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City of Dreams
By William Martin
Tom Doherty Associates Copyright © 2010 William Martin
All rights reserved.
Peter Fallon read the caller ID, pushed the Talk button, and said, "I am not moving to New York City."
"That isn't why I'm calling," said Evangeline Carrington.
"But that's where every conversation ends up."
"Listen, Peter, I'm in a bookstore."
"What are you doing in a bookstore?"
"Buying you a wedding present."
"I have enough books."
Peter was sitting in his office. Books everywhere. And in the outer office, more books. But not just any books: a Shakespeare Second Folio from 1632, a first edition of Adam Smith's Wealth of Nations, a signed first of Tales of the South Pacific, the rarest Michener, three million dollars worth of books, all bought, sold, and brokered from the third floor of a Boston bowfront, above an art gallery that was above a restaurant.
"If you think I'm getting you golf clubs," she said, "forget it."
"I'd love a new Callaway driver," he said. "We can play on the honeymoon. Nice golf courses in France."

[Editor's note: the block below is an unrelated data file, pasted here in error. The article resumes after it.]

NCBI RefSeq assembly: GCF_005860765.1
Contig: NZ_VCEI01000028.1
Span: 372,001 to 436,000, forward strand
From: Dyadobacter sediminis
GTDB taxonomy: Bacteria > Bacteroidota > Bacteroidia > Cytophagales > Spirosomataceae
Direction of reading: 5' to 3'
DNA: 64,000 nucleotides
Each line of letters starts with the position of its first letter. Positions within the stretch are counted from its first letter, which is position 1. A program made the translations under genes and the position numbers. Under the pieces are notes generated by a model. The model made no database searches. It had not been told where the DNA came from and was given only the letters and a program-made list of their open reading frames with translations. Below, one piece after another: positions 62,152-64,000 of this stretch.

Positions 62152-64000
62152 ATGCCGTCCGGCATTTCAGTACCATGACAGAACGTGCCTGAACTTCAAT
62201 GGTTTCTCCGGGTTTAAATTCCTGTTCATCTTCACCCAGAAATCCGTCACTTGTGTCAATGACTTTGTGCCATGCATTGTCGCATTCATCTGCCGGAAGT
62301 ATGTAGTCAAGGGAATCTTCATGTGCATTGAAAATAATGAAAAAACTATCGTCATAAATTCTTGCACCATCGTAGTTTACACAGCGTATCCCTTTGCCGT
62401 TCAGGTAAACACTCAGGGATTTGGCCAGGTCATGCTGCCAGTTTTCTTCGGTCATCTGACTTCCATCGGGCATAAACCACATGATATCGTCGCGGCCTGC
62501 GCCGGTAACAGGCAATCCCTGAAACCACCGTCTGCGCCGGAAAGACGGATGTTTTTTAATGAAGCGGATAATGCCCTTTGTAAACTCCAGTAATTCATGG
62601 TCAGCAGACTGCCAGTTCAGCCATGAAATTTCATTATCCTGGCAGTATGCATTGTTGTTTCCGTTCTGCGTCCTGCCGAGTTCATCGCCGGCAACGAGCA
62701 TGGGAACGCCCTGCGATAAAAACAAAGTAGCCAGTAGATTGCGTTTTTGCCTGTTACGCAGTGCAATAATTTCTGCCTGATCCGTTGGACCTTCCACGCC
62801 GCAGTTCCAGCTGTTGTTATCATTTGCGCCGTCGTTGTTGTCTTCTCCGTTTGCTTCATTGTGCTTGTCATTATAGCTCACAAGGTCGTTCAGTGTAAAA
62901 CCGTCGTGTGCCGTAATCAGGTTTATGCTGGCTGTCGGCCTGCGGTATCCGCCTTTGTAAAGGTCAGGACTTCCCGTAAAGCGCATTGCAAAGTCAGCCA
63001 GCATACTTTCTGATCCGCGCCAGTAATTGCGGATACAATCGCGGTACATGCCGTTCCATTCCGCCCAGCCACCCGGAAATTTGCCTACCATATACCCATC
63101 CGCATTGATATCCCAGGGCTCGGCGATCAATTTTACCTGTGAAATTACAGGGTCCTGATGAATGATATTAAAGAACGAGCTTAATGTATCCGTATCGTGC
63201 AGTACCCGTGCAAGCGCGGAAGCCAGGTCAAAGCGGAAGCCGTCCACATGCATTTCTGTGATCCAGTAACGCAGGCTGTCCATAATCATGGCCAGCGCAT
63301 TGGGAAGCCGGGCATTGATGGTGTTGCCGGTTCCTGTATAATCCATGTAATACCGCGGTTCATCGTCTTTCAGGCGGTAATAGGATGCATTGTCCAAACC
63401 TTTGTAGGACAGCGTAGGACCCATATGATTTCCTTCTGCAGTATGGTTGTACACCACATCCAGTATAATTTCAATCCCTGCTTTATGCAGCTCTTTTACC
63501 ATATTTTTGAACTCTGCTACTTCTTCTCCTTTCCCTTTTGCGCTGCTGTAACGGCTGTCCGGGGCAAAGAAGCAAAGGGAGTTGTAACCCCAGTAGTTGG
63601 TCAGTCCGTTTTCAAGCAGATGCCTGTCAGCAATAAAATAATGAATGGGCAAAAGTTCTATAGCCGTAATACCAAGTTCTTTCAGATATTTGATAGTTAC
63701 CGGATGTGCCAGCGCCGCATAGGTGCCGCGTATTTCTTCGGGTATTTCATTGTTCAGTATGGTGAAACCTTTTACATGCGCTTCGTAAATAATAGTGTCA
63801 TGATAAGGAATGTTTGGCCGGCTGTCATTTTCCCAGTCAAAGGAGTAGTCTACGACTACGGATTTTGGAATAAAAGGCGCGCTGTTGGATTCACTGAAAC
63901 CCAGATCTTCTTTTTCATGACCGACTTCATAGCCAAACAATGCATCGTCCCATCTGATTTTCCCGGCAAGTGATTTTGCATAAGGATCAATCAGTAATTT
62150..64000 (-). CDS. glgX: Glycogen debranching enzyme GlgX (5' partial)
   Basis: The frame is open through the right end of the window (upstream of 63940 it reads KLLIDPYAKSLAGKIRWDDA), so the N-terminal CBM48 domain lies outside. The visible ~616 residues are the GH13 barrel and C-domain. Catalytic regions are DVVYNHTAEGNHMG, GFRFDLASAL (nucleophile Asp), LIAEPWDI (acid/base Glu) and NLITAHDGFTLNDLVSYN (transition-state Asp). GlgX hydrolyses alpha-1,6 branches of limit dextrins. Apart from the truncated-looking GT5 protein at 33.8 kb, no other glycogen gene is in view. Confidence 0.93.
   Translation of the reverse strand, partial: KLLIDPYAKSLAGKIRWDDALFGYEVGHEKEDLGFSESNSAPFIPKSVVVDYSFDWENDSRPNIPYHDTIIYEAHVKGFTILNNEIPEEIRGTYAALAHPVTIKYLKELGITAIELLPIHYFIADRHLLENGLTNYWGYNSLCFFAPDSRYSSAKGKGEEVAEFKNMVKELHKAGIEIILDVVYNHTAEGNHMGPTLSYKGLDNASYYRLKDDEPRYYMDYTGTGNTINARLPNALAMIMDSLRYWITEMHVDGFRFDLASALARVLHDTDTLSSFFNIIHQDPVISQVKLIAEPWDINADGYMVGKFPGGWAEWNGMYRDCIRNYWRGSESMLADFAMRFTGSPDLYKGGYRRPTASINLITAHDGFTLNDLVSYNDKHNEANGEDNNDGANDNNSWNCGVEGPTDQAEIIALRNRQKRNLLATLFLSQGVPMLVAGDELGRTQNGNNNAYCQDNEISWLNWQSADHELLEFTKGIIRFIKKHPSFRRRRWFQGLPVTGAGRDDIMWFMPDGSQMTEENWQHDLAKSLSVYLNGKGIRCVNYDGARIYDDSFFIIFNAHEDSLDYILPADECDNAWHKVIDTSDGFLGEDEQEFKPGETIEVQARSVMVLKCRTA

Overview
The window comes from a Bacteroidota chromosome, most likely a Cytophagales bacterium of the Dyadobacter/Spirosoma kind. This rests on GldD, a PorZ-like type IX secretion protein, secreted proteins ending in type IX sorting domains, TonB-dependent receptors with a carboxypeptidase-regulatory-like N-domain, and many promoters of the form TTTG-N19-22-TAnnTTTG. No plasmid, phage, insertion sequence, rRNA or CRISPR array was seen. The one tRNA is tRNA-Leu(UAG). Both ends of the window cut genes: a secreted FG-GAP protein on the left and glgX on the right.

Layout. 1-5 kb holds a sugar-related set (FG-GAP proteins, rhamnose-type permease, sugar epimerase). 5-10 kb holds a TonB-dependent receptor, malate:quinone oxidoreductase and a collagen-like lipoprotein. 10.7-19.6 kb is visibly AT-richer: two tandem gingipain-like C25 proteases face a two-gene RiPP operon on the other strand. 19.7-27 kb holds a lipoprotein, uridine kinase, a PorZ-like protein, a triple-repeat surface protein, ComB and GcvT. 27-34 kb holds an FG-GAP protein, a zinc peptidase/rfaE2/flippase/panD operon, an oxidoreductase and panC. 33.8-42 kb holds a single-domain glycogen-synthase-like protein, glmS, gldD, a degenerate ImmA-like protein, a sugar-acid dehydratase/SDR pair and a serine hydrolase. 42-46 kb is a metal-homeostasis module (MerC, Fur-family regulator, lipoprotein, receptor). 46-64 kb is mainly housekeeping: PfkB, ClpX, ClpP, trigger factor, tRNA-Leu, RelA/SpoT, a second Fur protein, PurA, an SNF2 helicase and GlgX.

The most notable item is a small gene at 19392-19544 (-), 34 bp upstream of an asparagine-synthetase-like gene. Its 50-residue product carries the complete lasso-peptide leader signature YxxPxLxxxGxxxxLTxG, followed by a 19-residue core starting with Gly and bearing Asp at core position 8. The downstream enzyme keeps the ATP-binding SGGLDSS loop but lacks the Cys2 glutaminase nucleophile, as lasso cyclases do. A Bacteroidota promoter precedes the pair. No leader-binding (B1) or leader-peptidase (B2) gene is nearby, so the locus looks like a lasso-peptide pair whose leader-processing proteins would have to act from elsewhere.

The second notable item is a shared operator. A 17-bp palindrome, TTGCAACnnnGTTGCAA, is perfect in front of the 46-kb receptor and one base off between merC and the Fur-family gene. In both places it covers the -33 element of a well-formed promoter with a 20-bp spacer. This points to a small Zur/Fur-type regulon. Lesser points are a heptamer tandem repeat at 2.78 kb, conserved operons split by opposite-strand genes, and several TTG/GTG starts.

"Forget France," said Evangeline. "I want you to come to New York."
"See? I told you. This is where every conversation ends up. I don't want to live in New York. And there's a wedding in ten days. In Boston. There are details."
"Name a detail that I haven't already taken care of."
"I have to put the dance tunes on my iPod. I have to shuck the oysters —"
"Peter, get serious."
He sat up straight, as if she were in the room. "Okay. I'm all ears."
"I'm in Delancey's Rarities on Fourth Avenue, in the back. I'm going through a bin of engravings, because I know how much you like them, and this bag lady comes in."
"A bag lady? In New York? There's news. Does she smell?"
"Of rum. I can smell it back here. But she doesn't sound drunk, or old, or especially derelict. That's what's got my attention."
"Eight million stories in the naked city, babe."
"She's saying how Delancey is an expert in old money, and so is she, so they should team up, because she knows where there's a lot of it, and if they work together —"
"Smart bag lady. She knows enough to go to Delancey. A major player in the scripophily market."
"Collecting old money. Antique stock certificates, bonds ... it's hot right now."
"Oh, hey, wait a minute ..."
Peter could hear Evangeline breathing. He could almost hear her listening.
While he waited, he clicked the Internet and glanced at the stock market. The Dow was dropping — and fast — in the last half hour of trading.
Then Evangeline was back. "The bag lady says she has something that'll impress Delancey. But she'll only show it to him on her turf."
"She sounds batty. Don't let her hear you or see you, or she'll make herself your pain in the ass instead of his."